It is very important to assure high quality digital recordings to enjoy error-free medical transcription. If the dictation lacks clarity, it can lead the transcriptionist to misinterpret the facts in recordings and result in erroneous documentation. So what makes a quality digital audio recording? It depends on two recording parameters:
Compression Rate – The size of digital recordings in a particular format is reduced to transfer them quickly between recorder and computer or between computers. This is termed compression. There are two types of compression, namely lossless (retains the quality but possess lower compression ratios (WAV)) and lossy (reduces the quality for high compression (MP3, AAC, WMA) compression. Both WAV and MP3 formats are used for digital dictation. However, these are too much for voice-only recordings as human vocal range (about 4,000 to 7,000 kHz frequency) forms a very small portion of entire frequency range. This paved way for the advent of Digital Speech Standard (DSS) format which produces very small files that can be transported easily while preserving fidelity. DSS Pro, the improved version, comes with increased fidelity, in-recorder encryption and additional demographic information. Digital recorders such as the Olympus DS-5000, Olympus DS-5000iD, Philips DPM 9600 and more support this format.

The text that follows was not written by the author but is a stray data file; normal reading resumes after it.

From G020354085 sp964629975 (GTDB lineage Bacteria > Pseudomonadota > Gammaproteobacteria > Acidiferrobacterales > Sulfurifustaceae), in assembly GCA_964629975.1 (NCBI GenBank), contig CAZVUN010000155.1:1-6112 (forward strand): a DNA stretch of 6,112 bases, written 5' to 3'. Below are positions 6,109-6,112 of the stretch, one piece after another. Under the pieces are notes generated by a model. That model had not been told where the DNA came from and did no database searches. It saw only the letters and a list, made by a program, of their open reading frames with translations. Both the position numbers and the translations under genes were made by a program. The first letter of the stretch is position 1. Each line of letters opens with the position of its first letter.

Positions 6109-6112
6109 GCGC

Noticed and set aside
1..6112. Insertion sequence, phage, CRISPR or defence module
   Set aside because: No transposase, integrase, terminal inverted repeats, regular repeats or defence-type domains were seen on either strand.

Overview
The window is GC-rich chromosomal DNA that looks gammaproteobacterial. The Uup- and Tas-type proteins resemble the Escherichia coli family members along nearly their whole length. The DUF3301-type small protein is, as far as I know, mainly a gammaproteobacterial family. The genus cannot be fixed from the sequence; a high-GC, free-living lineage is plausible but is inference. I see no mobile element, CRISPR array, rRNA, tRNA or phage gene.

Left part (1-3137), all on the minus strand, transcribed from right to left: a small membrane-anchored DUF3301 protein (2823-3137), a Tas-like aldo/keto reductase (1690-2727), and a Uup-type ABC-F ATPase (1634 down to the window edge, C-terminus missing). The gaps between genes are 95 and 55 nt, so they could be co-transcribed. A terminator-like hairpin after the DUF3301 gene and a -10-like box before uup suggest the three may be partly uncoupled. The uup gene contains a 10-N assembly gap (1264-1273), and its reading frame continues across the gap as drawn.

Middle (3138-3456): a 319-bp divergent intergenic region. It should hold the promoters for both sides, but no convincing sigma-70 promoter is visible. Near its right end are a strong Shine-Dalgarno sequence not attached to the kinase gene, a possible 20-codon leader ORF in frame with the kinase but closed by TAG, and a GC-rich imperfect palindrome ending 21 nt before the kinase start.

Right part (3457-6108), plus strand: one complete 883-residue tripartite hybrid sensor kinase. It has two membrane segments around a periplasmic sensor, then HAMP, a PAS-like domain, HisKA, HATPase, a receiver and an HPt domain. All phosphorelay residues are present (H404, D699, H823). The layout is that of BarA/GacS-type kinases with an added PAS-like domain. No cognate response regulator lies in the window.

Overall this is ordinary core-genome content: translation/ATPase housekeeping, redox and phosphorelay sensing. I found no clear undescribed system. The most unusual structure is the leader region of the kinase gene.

Sampling Rate – Sound files are usually sampled 8, 11, 22 or 44 thousand times a second. Though you can get more exact reproductions with high sampling rate, it is possible to understand the human voice at a lower sampling rate. The commonly used sampling rate for dictation files are 8 kHz (8,000 times per second) and 11 kHz or 16 kHz (DSS Pro). The terms QP (Quality Play), SP (Standard Play), LP (Longer Play) and EP (Extended Play) are used to indicate different sampling rates. The rate applies to each term may differ according to the recorder.
As your dictation requirements may differ based on your purpose, the format and sampling rate will also vary. For example, if you want to transcribe patients’ health information (diagnosis details, laboratory test details and more) from recordings, then you should maintain its confidentiality in accordance with HIPAA law. In such cases, the most suitable format is DSS Pro as it supports in-recorder encryption. Sometimes, you may need longer recording time with slightly less quality (in the doctor and patient encounter). You can choose a lower sampling rate in such cases.
It is always better to consult with experts about the type of format and sampling suitable for your digital dictation so that you can generate quality audio recordings. Some professional medical transcription companies offer a quality digital recorder free of cost for volume transcription orders.